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Ethash is the proof-of-work function in Ethereum-based blockchain currencies. It uses Keccak, a hash function eventually standardized to SHA-3. These two are different, and should not be confused. Since version 1.0, Ethash has been designed to be ASIC-resistant via memory-hardness (harder to implement in special ASIC chips) and easily verifiable. It also uses a slightly modified version of earlier Dagger and Hashimoto hashes to remove computational overhead. Previously referred to as Dagger-Hashimoto, the Ethash function has evolved over time. Ethash uses an initial 1 GB dataset known as the Ethash DAG and a 16 MB cache for light clients to hold. These are regenerated every 30,000 blocks, known as an epoch. Miners grab slices of the DAG to generate mix-hashes using transaction and receipt data, along with a cryptographic nonce to generate a hash below a dynamic target difficulty.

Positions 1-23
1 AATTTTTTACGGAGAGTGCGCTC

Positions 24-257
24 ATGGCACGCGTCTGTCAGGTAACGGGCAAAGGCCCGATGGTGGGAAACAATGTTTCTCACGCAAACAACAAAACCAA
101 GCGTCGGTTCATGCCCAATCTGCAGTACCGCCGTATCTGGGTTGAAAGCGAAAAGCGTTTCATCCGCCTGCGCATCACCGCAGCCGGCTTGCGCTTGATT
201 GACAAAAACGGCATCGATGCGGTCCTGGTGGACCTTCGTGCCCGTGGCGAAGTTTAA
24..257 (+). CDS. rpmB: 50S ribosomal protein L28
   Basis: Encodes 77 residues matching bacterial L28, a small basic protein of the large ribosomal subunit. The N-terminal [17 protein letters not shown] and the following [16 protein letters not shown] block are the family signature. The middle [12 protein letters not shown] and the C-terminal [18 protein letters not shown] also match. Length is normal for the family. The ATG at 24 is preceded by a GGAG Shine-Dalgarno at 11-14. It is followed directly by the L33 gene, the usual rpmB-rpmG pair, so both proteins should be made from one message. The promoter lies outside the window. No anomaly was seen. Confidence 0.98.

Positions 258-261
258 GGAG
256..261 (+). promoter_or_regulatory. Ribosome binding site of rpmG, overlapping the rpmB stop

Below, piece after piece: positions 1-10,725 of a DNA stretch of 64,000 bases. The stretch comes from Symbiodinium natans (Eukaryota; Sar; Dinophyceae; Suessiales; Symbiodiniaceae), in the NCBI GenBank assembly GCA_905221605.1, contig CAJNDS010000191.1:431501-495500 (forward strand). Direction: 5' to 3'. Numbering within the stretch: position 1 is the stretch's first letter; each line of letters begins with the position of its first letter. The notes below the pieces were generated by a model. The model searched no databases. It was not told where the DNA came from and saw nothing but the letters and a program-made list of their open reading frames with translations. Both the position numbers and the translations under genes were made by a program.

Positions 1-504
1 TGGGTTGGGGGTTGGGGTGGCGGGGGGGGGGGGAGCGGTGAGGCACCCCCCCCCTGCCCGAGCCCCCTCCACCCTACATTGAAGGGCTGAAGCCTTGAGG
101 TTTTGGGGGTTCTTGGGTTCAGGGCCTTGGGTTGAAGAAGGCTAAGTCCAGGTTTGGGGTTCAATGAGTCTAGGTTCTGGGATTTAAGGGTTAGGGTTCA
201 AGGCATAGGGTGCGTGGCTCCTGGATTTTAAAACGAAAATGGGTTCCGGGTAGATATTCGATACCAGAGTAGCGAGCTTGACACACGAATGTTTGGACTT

In April 2018, the first ASIC miners for Ethash, the ASIC-resistant hash, were announced by Bitmain. Fear of over-influence from Bitmain and 51% attacks prompted discussions of bricking the devices,  forcing ASIC miners into hard-mode mining, or continuing or expediting development and eventual release of Casper. It is thought that ASIC miners are not a threat to Etherium. It was decided that Etherium would switch from its pure proof of work to a hybrid proof of work and proof of stake scheme.
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